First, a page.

The Dangers of Radon in the Home

Radon is an invisible, radioactive gas that has no odor or taste. The presence of radon occurs naturally in the earth. If radon enters your home, the consequences to your health and that of your family can be severe. In the U.S., radon is the second leading cause of lung cancer. It is also believed that one in every 15 U.S. homes has dangerous levels of radon.

How Radon gets into Your Home

Radon comes from the earth’s soil. Accordingly, radon enters buildings through lower levels and subterranean structures. Here are the ways radon can enter your home:

  • Cracks or holes in the foundation, floors and walls
  • Construction joints
  • Openings near service pipes
  • The water supply

Detecting Radon

The Detection of radon is a very easy process. Radon test kits can be found at your local home improvement stores and are easy to perform. You can also contact your state radon office if you’d prefer that the test be conducted by a professional.

There are two types of test kits, short-term and long-term. A short-term test is conducted for 3 months or less. A long-term test can be performed for up to a year. The reason for the difference in test duration is the fact that radon levels have a tendency to fluctuate. A long-term test will give a more accurate idea of overall radon levels because it tests over a longer period of time. To be effective, both types of tests need to be positioned in the lowest level of the house.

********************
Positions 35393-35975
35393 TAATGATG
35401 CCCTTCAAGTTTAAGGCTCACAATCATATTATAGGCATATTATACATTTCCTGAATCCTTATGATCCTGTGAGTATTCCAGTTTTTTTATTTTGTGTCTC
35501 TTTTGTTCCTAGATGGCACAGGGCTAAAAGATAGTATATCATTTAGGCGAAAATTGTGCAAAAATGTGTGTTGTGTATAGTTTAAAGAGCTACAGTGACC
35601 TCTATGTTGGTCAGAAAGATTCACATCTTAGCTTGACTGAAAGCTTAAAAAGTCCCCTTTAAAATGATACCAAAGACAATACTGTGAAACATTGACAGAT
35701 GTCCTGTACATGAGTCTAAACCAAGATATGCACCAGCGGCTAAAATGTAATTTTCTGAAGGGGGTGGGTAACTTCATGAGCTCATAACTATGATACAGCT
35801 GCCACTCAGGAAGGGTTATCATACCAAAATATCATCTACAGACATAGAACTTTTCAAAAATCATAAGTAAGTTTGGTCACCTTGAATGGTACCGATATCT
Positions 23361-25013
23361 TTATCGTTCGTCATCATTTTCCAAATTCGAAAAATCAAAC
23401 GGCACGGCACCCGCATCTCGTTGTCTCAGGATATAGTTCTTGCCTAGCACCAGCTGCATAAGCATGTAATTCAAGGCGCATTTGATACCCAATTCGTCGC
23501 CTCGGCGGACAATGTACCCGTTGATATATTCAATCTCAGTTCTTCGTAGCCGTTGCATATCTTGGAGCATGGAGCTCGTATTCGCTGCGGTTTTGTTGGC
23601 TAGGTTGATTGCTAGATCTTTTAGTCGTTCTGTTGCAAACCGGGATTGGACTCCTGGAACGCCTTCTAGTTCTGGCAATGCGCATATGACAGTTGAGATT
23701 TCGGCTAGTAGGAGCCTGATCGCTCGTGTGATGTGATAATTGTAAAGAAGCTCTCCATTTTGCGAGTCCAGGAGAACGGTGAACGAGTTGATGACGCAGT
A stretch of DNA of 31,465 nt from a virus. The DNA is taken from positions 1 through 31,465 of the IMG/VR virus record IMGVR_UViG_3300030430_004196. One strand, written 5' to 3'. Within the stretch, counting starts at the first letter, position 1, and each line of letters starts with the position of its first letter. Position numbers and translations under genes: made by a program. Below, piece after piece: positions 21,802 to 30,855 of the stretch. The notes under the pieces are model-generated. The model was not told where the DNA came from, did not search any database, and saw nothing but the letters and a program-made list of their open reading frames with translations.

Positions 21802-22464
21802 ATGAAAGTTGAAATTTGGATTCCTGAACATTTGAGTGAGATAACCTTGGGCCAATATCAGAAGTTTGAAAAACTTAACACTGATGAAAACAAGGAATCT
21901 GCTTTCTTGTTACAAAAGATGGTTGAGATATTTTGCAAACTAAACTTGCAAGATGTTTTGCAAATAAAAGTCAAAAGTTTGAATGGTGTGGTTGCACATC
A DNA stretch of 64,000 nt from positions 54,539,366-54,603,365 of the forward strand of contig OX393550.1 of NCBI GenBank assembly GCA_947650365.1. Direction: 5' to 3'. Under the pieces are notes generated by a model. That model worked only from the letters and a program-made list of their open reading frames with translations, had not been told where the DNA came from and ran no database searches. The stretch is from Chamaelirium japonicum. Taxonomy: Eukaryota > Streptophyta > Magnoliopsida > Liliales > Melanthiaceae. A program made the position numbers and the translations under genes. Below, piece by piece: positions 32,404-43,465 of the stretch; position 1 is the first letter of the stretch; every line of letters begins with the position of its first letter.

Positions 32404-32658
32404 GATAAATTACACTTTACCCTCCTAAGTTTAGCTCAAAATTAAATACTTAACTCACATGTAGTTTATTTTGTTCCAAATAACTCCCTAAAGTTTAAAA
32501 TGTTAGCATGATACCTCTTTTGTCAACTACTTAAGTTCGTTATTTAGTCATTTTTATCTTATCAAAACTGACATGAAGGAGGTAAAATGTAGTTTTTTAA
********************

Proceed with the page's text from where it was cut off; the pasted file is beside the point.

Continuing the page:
When to Test for Radon

Here are certain events throughout the lifetime of your home that warrant a radon test:

  • The purchasing of a new house
  • Finishing the basement
  • Renovating your home
  • Selling your house

Beyond these occasions, it is also recommended that you test your home for radon every 1-2 years.

Any amount of radon in the home is unsafe. If radon is detected in your home, a radon remediation professional should be contacted. You can visit http://www.epa.gov/radon/whereyoulive.html to locate a qualified contractor in your area. You can also visit http://www.epa.gov/radon/radontest.html for assistance in finding a radon test kit.

Is there a local contractor you would recommend? Please share in the comments below.

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